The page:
The evening started with a charming, bespectacled Micah P Hinson; he serenaded the audience in a deep Texan drawl, accompanied by endearingly sentimental country chords, bouts of dry wit and eventually his wife. (It has to be said that the man is pretty handy with a guitar for someone who lost use of his hands for months following a car accident.) He left after informing us that in case we were wondering, his name is not, in fact, Pendergrass, and before I knew it, a warm, expectant city of people grew around me and a hush fell upon the concert hall.
When introducing the work of any musician, it’s tempting to fall back on hackneyed phrases – in this case, “indie folk sensation,” “multi-instrumentalist Chicago native,” “whistling violin virtuoso” – but the thing about Andrew Bird is that he dodges and defies labels and genres by the sole nature of his music, which is so much more than the signature whistling and quirky lyrics. He’s one of those rare performers who are not only talented, but also wicked smart; genuinely impassioned, but self-aware. And, in terms of the show he puts on, more or less peerless.
He strolls on with an instrumental violin piece which melts into Why?, a track from the Bowl of Fire years. He once stated that he considers a live performance the most honest representation of who he is as a musician, and it soon becomes clear why; Bird builds elaborate multi-layered structures right in front of the audience’s eyes, stripped from the barrier of recording and glittering with the sheer joy of being able to share his creative genius.
The presence of a backing band puts appealingly simple rock energy into tracks from Armchair Apocrypha and The Mysterious Production Of Eggs – after you hear Fiery Crash or A Nervous Tic Motion Of The Head To The Left live, the studio versions, however good in and of themselves, will forever seem slightly pale in comparison. Sovay was especially impressive, with Andrew eloquently rolling out surrealist verses he once described as approaching hip-hop in their flow.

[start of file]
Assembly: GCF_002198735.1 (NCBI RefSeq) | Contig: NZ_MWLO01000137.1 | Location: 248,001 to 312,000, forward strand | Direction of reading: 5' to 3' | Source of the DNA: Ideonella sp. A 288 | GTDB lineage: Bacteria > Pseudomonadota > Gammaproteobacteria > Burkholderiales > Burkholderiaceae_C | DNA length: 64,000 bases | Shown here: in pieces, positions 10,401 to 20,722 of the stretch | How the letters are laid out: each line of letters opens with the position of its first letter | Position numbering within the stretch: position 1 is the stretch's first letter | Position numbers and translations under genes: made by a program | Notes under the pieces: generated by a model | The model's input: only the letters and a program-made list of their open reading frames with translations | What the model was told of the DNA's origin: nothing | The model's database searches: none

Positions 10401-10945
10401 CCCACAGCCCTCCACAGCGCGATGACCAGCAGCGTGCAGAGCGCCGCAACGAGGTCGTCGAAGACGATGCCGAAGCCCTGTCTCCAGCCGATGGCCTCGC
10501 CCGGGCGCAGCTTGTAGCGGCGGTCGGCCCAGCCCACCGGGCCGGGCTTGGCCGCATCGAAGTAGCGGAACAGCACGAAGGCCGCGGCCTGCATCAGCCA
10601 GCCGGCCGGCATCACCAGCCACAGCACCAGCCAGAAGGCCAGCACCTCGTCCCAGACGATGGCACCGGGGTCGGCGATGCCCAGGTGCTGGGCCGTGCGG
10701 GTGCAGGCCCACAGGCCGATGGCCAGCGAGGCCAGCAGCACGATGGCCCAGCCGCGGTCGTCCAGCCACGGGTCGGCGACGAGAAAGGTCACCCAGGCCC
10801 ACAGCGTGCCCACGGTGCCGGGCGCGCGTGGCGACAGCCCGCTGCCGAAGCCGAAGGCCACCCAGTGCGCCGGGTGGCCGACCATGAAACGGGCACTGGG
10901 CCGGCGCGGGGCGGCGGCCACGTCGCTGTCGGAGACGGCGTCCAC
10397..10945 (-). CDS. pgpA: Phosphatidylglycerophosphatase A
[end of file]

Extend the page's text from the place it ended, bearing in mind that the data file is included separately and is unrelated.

As well as revisiting well-loved classics, the band experimented with some songs from the recently released album Hands of Glory. “This one’s inspired by all the weather anomalies, droughts, monsoons, hurricanes, that have been going on recently,” Bird mutters into the microphone as he starts to pluck out the opening notes of Something Biblical, “the ones in the real world as well as the ones in my head.”
After he finally disappeared, the audience managed to lure him out again for an instrumental and the crowning number of the night – a brilliant rendition of Fake Palindromes.
One doesn’t want to be trite and use the word ‘unmissable,’ but the sight of Mr Bird in the Roundhouse’s smoky lighting, hair sticking up in unruly tufts from being continually combed through in fits of excitement, one hand now gesturing wildly above his head, the other beating out a rhythm on the glockenspiel, the neck of a guitar sticking out from behind him like a wing – well, it’s something to behold.